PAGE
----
You can also boost your efforts by turning every day into an occasion for prints! Early-bird sales, abandoned-cart sales, last-minute sales, start-of-winter sales, end-of-year sales, one-for-you-one-for-a-friend sales, the possibilities are endless…
If you’re using a gallery & storefront hosting site (like Instaproofs, Shootproof, or Pic-Time), then you already have tons of great marketing tools at your disposal to automate communication not only with your clients but everyone who has viewed a gallery. That last part is pretty important, so take note—think of how many more prints you can sell when you have extended family buying prints from a kid's portrait session or the entirety of the guest list buying prints from a wedding!
Bonus: Make sure your gallery is organized to facilitate sales—detail shots from a wedding are great for publications, but no one will be buying a fine art print of the bouquet. Highlight portraits and candid moments featuring people.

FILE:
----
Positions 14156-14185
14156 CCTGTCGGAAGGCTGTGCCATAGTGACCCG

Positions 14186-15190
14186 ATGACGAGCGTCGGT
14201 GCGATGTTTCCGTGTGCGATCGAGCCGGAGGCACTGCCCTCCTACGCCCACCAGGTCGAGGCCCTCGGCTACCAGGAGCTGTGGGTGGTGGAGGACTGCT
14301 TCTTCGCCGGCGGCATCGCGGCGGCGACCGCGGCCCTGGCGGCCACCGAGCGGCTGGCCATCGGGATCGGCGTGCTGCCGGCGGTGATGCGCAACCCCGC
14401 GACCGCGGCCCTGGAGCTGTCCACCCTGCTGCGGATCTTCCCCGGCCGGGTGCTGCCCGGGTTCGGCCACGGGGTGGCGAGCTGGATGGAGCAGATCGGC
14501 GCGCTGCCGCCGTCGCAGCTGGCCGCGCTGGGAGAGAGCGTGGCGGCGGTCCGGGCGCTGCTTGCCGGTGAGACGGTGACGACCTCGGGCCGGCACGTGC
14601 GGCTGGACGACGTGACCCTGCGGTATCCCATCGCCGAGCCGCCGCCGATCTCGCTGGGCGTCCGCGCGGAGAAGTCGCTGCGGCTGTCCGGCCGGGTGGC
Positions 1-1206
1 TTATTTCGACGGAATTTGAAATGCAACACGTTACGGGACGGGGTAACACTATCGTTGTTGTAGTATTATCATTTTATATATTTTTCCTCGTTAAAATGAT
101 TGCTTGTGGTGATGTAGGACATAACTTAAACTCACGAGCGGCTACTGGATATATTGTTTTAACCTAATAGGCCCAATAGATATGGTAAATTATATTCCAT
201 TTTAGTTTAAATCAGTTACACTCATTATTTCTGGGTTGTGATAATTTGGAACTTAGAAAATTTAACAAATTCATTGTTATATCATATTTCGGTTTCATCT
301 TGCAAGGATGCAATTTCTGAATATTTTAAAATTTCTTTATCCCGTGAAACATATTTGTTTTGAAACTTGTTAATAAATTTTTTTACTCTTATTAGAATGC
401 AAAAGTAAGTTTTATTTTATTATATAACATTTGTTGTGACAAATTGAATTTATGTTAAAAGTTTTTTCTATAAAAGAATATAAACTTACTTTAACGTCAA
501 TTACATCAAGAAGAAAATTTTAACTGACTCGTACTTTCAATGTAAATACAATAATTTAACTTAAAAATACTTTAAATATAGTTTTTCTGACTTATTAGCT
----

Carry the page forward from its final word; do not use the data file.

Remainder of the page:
KNOW THE DEADLINES
Don’t let the clock run out on print orders! First, make sure you know your lab’s turnaround times on prints. Remember, turnarounds don’t include shipping time, so you’ll need to factor that in, too.
Then, figure out your deadlines so you can communicate them outwardly. You’ll need to consider how long it takes you to prep files for print, your lab’s turnaround times, the volume of print orders you’ll probably be placing (to gauge your workload), and how much extra “wiggle room” you need to give yourself (since surely you won’t be spending the next three months in front of your computer waiting to submit the next order that comes in).